These are two simple answers for common household laundry problems.
1. Clothes not as clean as you would like?
During the winter months, the water coming from the cold-water supply can be colder than desired (this can also be the case year-round if you use well water). Most washing machine manufacturers say that the cold water you use should be no less than 65 degrees F. If it is lower than this, the laundry detergent’s additives might not fully dissolve.
You can use a kitchen thermometer to determine the temperature of your cold-water supply. If your thermometer registers a temperature below 65 degrees F, try using a warm setting to fill the washing machine for a cold wash partially. For some people, this may solve the problem. If it does not, you may want to raise the temperature setting on your water heater. Raising the temperature is often the best solution if the washing machine is far from the water heater.
Whenever you adjust the setting, when filling the washing machine, always ensure that the rinse is set on cold. Rinsing in cold water is just as effective as warm water rinses, and you will save on energy costs.
2. Does your Washing Machine Walk?
Moving across the flooring during a spin cycle or even loud thumping noises can mean that your washing machine is not level. Although this is an easy fix, you should use a helper to fix it.
If the washing machine has moved from its original location, move it back to the correct position. Using a helper, or by using a simple tilt, the washing machine backward. A brick or a stack of books can act as your fulcrum. A scrap piece of wood or a sturdy broom handle can be the lever. The front legs will be exposed by doing the above. Usually, the legs can be turned by hand after loosening a locking nut at the threads’ tops. Check with a level to ensure that the washing machine is level from back to front. Check also to be sure that it is level side to side. If not, repeat the procedure lifting the side rather than the front of the machine. When all is level, tighten the locking washer on the legs of the device.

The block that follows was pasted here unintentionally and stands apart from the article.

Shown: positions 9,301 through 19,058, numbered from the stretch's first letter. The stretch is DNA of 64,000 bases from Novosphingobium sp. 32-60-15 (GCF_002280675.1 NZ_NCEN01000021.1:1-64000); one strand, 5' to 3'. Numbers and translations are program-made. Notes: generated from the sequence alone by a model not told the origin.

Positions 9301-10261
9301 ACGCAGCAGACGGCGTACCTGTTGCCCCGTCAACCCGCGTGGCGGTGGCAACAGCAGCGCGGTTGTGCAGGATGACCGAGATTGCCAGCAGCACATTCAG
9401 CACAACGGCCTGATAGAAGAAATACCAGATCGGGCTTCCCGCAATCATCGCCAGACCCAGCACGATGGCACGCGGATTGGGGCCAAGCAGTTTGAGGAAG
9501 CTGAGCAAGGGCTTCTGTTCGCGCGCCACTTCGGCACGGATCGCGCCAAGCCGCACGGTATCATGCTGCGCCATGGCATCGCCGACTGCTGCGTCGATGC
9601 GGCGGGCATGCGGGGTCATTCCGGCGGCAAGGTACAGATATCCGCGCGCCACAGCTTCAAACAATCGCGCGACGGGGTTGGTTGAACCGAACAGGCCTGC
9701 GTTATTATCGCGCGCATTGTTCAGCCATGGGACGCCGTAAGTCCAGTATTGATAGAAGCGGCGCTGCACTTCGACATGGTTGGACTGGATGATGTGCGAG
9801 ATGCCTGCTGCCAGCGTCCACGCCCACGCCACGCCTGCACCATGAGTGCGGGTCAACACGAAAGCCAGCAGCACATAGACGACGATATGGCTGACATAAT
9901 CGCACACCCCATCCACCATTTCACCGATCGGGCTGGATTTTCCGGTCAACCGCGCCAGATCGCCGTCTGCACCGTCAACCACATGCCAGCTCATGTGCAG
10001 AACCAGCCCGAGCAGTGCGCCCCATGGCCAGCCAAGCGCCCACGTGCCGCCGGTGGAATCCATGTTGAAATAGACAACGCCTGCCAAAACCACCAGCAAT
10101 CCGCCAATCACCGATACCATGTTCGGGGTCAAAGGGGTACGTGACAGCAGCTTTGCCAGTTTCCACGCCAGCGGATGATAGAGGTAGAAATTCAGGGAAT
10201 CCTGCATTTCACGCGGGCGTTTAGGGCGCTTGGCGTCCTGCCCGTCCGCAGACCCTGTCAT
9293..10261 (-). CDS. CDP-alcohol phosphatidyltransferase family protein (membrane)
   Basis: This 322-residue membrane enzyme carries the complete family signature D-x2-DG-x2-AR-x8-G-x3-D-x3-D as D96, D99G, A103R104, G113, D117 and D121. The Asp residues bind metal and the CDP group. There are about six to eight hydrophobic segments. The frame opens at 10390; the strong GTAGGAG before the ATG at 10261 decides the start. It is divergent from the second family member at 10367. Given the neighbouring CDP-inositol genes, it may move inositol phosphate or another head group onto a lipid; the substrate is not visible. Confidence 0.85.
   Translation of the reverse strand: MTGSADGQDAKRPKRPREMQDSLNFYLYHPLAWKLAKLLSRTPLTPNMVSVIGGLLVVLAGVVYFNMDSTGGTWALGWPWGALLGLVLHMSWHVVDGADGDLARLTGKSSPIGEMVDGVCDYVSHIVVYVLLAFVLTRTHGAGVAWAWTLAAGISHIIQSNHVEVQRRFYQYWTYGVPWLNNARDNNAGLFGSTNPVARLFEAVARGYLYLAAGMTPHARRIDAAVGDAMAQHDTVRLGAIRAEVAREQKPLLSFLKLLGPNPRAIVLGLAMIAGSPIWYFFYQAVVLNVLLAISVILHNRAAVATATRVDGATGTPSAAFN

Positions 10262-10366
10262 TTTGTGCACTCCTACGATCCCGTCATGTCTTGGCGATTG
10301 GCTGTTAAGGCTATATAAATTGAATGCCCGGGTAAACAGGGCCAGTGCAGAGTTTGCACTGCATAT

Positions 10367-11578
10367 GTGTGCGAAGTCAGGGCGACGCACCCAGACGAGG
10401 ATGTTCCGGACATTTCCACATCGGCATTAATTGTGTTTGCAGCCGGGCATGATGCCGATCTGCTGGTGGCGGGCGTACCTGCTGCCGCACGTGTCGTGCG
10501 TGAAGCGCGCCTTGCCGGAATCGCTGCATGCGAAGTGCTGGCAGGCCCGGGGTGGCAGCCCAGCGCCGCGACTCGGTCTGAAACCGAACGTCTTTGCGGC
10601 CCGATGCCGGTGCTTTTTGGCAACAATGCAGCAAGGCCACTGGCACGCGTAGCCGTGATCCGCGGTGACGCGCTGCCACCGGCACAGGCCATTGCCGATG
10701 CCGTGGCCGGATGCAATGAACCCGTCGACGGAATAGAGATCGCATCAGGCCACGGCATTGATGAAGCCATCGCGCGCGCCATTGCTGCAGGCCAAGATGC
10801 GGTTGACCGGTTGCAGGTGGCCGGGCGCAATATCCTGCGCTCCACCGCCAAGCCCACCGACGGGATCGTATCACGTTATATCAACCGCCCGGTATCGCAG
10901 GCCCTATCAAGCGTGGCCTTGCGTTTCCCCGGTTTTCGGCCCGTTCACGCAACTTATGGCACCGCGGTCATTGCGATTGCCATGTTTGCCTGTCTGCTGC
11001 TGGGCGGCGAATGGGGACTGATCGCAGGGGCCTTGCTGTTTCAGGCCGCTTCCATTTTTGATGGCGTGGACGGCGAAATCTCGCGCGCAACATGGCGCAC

Many washing machines use rear legs that self-adjust the position of the device from side to side. Unfortunately, over time rust, dirt, and lint may build upon them and hamper their proper function. It may be necessary to tilt the machine forward a little and drop it to the floor to jar the build-up on the legs loose. If this does not work, it may be necessary to tilt the washing machine to the ground in front and tapping the legs with a hammer to loosen rust.
Most washing machines have self-adjusting rear legs that level from side to side, but dirt, lint, and rust may keep them from working correctly. If the back isn’t level, tip the washing machine up a few inches and then set it back down so the machine’s weight loosens the legs. If the device still doesn’t level out, the self-leveling support may be rusted against the washing machine frame. Tip the machine off the ground, then break the self-leveling support loose by tapping the legs.